Saturday, 29 March 2014
Tuesday, 25 March 2014
The event will be run by the RallyMoto club, with an optional (upon entry) roadbook loop. This is a fantastic idea and something Burt, Moly and others at the club have been working very hard on. I don't have any rally navigation equipment at the moment, so I'll be on the shorter loop.
One thing I'm slightly apprehensive about leading up to this round is that it's likely to be the highest speed test layout of the year. Not that I have a problem with speed (I love it!), I'm just hoping there won't be any long flat-out sections where speeds of 80mph+ could be reached, because that means the poor bike will be at its limit with the current gearing setup. I like the way it is and I'd prefer to keep it that way, but more importantly I can't afford a new sprocket and potentially a new chain to go with it to change the gearing just for one event. So, I'll just have to take it as it comes and back off if necessary! I don't fancy seizing the engine at that speed, I had that happen to me once on my Gas Gas at around 70mph...
I've been ill for the last couple of weeks and I haven't re-started my training since the Brechfa Rally, so I really need to get better as soon as possible and get back on it!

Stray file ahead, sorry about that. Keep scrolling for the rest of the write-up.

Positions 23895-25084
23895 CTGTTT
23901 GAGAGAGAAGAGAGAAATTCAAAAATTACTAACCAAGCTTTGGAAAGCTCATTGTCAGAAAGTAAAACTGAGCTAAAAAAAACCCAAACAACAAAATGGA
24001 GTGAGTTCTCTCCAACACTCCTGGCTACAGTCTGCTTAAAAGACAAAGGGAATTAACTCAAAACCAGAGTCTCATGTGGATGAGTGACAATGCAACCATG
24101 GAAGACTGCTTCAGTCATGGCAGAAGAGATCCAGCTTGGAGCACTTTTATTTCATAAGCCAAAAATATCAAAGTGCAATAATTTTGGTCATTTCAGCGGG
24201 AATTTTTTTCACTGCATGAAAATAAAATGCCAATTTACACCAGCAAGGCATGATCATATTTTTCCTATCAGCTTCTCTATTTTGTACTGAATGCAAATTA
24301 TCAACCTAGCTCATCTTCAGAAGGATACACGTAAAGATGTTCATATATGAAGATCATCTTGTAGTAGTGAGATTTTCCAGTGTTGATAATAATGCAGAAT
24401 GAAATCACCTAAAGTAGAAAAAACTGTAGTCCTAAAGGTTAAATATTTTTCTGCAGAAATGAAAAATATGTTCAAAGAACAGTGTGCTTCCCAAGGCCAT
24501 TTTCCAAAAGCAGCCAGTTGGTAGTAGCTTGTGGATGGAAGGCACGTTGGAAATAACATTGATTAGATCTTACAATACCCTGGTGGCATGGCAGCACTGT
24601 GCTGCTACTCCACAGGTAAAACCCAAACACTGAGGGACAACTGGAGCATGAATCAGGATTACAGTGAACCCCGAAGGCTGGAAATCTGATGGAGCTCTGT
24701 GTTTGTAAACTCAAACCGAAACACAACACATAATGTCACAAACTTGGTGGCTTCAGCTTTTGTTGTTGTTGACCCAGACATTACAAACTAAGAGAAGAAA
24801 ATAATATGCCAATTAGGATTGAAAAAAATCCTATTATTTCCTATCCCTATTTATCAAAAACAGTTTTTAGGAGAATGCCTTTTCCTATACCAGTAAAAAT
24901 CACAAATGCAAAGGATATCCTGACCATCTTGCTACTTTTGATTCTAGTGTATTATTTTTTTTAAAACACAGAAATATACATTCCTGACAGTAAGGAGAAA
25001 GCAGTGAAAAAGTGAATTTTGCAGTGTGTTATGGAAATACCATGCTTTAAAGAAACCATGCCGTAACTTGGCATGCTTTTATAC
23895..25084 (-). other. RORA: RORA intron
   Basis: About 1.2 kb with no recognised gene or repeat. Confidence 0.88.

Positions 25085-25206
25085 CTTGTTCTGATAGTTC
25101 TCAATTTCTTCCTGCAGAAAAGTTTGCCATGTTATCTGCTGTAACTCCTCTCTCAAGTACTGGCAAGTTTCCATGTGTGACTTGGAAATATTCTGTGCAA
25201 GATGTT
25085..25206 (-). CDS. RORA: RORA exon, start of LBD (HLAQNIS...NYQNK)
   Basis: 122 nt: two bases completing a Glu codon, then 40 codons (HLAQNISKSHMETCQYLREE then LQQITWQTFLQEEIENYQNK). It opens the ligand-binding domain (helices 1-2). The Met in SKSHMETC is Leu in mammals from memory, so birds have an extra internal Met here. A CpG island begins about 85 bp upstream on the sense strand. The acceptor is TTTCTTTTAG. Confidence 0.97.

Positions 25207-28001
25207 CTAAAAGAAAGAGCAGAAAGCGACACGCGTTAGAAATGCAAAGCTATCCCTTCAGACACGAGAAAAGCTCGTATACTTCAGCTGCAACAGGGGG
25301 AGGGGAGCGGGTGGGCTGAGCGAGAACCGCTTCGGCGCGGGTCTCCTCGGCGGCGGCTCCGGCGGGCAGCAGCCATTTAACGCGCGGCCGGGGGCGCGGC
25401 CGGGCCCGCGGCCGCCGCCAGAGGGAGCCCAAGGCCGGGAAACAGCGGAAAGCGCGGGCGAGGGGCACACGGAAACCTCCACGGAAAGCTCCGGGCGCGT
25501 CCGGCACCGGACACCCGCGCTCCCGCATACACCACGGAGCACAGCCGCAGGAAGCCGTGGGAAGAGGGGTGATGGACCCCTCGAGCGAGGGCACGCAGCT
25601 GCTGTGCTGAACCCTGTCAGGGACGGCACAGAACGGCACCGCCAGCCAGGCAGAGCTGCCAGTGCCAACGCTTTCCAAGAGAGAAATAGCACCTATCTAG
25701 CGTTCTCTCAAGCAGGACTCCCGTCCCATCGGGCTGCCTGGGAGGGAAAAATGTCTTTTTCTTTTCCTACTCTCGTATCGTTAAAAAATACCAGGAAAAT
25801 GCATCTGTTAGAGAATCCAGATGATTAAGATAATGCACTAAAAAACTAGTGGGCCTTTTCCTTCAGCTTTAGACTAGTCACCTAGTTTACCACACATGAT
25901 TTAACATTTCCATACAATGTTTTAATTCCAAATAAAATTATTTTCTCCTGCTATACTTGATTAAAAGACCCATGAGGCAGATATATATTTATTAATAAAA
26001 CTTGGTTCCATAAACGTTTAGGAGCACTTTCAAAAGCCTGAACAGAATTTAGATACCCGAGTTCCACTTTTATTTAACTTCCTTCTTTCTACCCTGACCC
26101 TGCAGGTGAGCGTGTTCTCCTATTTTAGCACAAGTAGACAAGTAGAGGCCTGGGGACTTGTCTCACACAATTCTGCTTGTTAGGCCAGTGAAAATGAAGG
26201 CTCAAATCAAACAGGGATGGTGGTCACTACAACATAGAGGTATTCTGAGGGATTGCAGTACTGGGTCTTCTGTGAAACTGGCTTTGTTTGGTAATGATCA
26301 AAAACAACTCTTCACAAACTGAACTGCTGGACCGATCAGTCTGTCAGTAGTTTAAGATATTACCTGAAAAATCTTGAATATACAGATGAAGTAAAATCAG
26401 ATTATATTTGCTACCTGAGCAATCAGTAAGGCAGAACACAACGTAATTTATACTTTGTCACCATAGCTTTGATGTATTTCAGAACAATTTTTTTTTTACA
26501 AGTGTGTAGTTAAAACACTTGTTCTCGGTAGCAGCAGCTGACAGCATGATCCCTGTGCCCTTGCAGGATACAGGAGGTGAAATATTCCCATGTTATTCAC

Speaking of training, it's been a little hard to accomplish on the mountain bike of late, it's been in need of some TLC for a while and it got to the point a couple of weeks ago where it actually became a bit dangerous. Commuting in traffic on a bike that throws its chain and skips teeth at every opportunity is asking for trouble, not to mention the headset which is now completely beyond repair and needs replacing (manifesting itself as a wobbly front end)! Anyway, I've finally got round to sorting it out and did most of it myself: new chain (which was 6 links too long when it arrived...), new cassette, new outer chain ring and a new headset. There will be more to come but at least I can ride it with confidence again.
I'm hoping to get two solid weekends of enduro/motocross training in before the Pikes Peak, I definitely need it!
Monday, 17 March 2014
Wednesday, 12 March 2014
- Overall (not including sidecars): 8th / 151
- Rally Lite 2T > 249cc: 2nd / 13
Monday, 10 March 2014
I was up by 5am on Sunday morning, got as much breakfast down as I could manage (always one of the worst things, I find) and then off we went to Brechfa Forest in Carmarthenshire. We parked up, got some coffee and I went to sign on with the friendly Dyfed bunch. While I was there I got my times and filled out my timecard.
Everyone's different, but I like to get things done early, so that if I have a problem in scrutineering or notice anything wrong with the bike, I will at least have some time to work on it before the race starts. I went straight back to the car, unloaded the bike and took it into scrutineering. I was quickly given the sticker of approval and off I went to relax and mingle with the regulars and the RallyMoto crew. It was good to see everyone as usual!